Remembering the rise of ISIS during the protests in 2012, these ones avoided sectarian rhetoric. Initially Americans had not seemed to be the focus of the anger although a 2019 poll found that only 22% of Iraqis had a favorable opinion of the United States, while 16% had a favorable opinion of Iran. However this preliminary assumption clearly turned out to be wrong when after a few months, hundreds of thousands rallied to oppose the US presence in the country.
On 20 June in Basra demonstrators gathered outside the city's new administrative headquarters to vent their anger about poor basic services and unemployment. The old headquarters were burnt down during 2018's months-long protest. Basra and the surrounding region produce about 90 percent of the country's oil wealth but most of its residents have not benefited from it. Protesters blamed Basra's authorities for the city's problems, from a lack of job opportunities to unreliable and poor public utilities. Riot police were deployed at the scene but the protest remained peaceful.
Holders of higher degrees demonstrationsEdit
On 25 September 2019, a group of holders of higher degrees organized a protest in front of the Prime Minister's office in Baghdad, demanding their employment. The protest was faced with major suppression from security forces as armoured vehicles separated the demonstrators using hot water and police forces conducted random arrests among them which led to cases of fainting and injuries among the demonstrators. This incident was faced with country-wide anger because of the forceful methods that were used by the government towards intellectual demonstrators, along with the violence that was used against female protestors. Reactions included the Ministry of Interior forming a committee to investigate the incident and demonstrators organizing solidarity protests in many provinces to condemn these methods. The holders of higher degrees resumed their protests for three days after the incident, spreading over many southern provinces.
Dismissal of Abdel-Wahab Al-SaediEdit
On 27 September 2019, Iraqi Prime Minister Adil Abdul-Mahdi issued a decision to transfer the commander of the Iraqi Counter-Terrorism Force, Lieutenant General Abdel-Wahab Al-Saedi, from the ICTF to the Ministry of Defence, a decision that was viewed by many and by Al-Saedi himself as a demotion and an act of disrespect after being one of the major leaders of the liberation of Mosul from ISIL's occupation. Al-Saedi said the decision is an insult to his military rank and that he would rather go to jail than execute this decision. This decision caused political figures, including former prime minister Haider Al-Abadi and many representatives, to criticize Abdul-Mahdi and call for him to back down from his decisions. According to VOA News, Al Saedi's transfer was influenced individually by pro-Iran factions within the Al-Shaabi paramilitary force, said a government official in Iraq who asked to be kept unknown. After the decision was made, social media was flooded with Al-Saedi's photos and achievements, calling for Abdul-Mahdi to back down from this injustice and accusing Iran of ordering the Iraqi government to replace every "national hero" in the army with Iranian loyalists. In response to this backlash, Abdul-Mahdi said he stands by his decision and that it is a normal routine decision with no political motivations. Furthermore, after calls for the unveiling of a statue of Al-Saedi in Mosul that was made to immortalize the commander's efforts in the city's liberation, security forces surrounded the statue, prohibiting its unveiling, before it was finally removed by them. On 30 September 2019, Al-Saedi announced that he executed Abdul-Mahdi's orders and joined the ministry of defence as "a loyal soldier to serve my country and my beloved people."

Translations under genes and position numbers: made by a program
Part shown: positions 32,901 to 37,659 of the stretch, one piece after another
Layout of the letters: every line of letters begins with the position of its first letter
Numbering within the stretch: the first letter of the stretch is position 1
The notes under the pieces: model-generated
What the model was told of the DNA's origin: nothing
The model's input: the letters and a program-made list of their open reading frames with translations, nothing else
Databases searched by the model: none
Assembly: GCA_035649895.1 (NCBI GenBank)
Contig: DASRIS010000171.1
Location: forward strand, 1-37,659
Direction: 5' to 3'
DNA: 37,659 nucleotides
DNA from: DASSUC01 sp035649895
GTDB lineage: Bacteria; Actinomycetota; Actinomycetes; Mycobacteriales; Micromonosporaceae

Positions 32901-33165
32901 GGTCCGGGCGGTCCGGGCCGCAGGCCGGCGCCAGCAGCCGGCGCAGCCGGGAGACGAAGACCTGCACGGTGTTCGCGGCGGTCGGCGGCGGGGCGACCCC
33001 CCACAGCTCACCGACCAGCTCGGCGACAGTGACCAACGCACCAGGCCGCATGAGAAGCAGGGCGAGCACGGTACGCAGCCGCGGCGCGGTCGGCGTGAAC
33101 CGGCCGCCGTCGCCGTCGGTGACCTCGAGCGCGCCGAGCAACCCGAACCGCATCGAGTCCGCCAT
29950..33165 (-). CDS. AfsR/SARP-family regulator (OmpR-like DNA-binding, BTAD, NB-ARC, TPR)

Causes, goals and methodsEdit
Starting on 25 October 2019, mass protests took place in many cities in Iraq, including Kerbala, against corruption and a national government that protestors saw as unaccountable for its actions. After the U.S. occupation (2003–11), oligarchs and warlords were perceived to have taken control over Iraq. While the country produces more oil than the United Arab Emirates, the oil revenues were seen by protestors as failing to be spent on maintenance of hospitals and roads. A widely used slogan in this phase of the protests was: "We want a homeland"—reflecting a longing both for a sense of unity and for a self-determined life in dignity.